Frequent Traveler University: Las Vegas

Frequent Traveler University is heading to the city that never sleeps… Las Vegas! Join us at The D Las Vegas from April 29th-May 1st, 2016 for the first ever FTU Signature Event. We will have amazing educational sessions including beginner and advanced sessions, great networking, and plenty of fun! Learn how to earn elite status quickly, book cheaper tickFTUets, find the best redemptions, and navigate the world of miles and points. New this year will be aspecial full day add-on of Manufactured Spending where you will learn the tricks to generating miles, points and how to achieve credit card spend on the cheap from leading experts in the field.

Rewards programs don’t have to be complicated. Get the inside knowledge you need to make these schemes work for you. At this FTU Signature Event there will be sessions aimed at both beginners as well as more intense advanced FTU sessions. Whether this is your first FTU, or even if you have attended multiple events before there will be topics presented for all knowledge levels.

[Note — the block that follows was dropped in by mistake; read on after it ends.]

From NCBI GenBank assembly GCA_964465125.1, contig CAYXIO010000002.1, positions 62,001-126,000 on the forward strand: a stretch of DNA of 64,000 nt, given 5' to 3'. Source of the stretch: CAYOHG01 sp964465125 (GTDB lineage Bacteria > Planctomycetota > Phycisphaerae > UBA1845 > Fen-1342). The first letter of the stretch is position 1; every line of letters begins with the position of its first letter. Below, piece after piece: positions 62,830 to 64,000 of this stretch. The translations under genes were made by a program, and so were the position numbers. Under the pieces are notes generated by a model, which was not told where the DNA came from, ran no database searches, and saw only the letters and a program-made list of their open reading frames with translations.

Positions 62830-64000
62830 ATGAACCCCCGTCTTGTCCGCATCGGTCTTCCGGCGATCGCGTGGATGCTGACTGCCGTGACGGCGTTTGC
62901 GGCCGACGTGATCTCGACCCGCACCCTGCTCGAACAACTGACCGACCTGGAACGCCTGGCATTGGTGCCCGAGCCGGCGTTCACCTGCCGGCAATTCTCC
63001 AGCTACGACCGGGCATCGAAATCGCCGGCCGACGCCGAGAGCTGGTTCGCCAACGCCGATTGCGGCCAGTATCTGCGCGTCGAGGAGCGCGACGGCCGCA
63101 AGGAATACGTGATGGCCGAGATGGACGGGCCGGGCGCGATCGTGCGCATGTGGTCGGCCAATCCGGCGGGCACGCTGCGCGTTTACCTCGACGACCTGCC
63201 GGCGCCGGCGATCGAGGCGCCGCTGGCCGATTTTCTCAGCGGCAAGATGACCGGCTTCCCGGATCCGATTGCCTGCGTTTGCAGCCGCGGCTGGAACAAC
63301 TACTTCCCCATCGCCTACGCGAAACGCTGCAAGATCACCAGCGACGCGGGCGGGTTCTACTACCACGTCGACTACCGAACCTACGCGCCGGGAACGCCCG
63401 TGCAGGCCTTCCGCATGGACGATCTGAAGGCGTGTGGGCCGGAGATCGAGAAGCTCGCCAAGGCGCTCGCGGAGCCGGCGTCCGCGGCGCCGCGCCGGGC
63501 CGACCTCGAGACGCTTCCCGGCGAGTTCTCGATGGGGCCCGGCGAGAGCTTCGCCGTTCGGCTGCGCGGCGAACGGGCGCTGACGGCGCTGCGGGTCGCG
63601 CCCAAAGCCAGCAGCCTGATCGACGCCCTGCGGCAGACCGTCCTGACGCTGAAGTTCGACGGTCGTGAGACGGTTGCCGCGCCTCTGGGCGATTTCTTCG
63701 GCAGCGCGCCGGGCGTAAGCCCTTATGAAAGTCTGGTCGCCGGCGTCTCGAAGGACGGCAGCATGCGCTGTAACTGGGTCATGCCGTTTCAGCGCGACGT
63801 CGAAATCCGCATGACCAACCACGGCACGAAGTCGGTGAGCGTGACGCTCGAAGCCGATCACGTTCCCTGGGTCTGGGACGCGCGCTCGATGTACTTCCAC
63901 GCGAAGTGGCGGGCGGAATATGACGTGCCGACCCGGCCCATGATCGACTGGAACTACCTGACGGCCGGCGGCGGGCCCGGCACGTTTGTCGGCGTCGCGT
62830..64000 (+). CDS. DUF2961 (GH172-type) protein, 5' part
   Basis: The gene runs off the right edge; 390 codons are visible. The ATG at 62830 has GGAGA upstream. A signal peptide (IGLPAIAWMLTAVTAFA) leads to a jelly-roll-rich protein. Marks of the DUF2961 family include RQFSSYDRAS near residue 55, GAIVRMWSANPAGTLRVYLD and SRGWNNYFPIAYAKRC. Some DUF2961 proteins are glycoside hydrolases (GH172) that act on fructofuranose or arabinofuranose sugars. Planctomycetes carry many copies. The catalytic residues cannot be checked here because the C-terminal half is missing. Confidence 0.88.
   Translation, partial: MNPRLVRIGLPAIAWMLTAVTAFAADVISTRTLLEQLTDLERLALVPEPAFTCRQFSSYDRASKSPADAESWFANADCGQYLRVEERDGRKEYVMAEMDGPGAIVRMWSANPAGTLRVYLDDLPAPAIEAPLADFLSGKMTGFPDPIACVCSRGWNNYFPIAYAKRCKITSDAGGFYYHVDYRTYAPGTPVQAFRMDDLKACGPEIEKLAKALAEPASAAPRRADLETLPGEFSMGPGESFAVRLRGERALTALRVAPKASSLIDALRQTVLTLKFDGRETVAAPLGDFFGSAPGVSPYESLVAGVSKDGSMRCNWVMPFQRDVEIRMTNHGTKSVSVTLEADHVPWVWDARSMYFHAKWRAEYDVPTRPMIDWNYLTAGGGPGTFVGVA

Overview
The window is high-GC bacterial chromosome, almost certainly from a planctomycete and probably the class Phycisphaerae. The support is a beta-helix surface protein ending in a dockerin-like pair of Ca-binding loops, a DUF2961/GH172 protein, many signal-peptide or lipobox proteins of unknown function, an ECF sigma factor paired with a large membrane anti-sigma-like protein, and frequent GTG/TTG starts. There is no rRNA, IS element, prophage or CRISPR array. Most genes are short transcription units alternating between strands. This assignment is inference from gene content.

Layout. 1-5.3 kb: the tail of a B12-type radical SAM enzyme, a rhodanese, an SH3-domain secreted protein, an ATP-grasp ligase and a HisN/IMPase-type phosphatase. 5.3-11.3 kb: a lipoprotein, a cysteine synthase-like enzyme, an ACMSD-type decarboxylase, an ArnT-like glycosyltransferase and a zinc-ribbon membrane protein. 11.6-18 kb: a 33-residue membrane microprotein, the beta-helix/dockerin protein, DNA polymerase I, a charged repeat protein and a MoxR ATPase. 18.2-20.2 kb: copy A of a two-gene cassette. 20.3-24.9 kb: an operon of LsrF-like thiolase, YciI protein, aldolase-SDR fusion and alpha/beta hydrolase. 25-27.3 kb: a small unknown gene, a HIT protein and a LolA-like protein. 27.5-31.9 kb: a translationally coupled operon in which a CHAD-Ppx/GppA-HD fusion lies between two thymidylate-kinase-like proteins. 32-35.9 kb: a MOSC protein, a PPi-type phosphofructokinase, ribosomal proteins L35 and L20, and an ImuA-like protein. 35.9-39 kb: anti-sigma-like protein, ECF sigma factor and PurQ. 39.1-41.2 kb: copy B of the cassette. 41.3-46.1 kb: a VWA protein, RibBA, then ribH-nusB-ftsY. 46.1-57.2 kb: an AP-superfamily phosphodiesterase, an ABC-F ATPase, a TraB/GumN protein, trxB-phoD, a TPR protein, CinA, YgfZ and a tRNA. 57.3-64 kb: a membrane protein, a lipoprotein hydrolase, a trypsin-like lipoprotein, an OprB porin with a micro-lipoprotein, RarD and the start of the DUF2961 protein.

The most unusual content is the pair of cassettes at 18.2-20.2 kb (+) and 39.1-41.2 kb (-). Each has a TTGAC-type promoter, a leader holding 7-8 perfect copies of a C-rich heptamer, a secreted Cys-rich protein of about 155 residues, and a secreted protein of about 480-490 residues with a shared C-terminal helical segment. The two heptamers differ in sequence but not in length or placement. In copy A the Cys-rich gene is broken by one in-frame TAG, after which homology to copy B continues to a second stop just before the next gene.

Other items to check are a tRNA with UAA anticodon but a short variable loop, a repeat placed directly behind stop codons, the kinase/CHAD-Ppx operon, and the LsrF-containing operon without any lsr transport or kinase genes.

Sample sessions include:

— Award Booking on United Airlines and American Airlines
— Award Booking on Other Airlines (Delta, Alaska, Avios, and more)
— Getting Started with Miles and Points
— Using KVS Tool & Expert Flyer to Search for Fares and Availability (fare construction)
— What is it like to live in hotels full time?
— Finding Cheap Premium Fares
— Maximizing Miles + Points Credit Cards
— Introduction to Mileage Running: Costs and Benefits
— International Upgrade Methods and Strategies
— Using ExpertFlyer
— Live Award Bookings
— Advanced booking techniques for revenue tickets
— Non-traditional awards and miles

For more information, please visit

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Survey: Americans’ fears of flying are getting worse

Interesting graphic from YouGov on American’s feelings on flying in an airplane:


As may be expected, after the recent Germanwings crash the percentage of people not afraid to fly went down and the percentage afraid to fly went up. The percentage of those not afraid to fly has been on a steady decline since 2010.

What’s interesting to me is the precipitous drop in not afraid to fly and significant rise in afraid to fly after the Germanwings crash. Are people that much more afraid after an intentional event rather than an unintentional accident?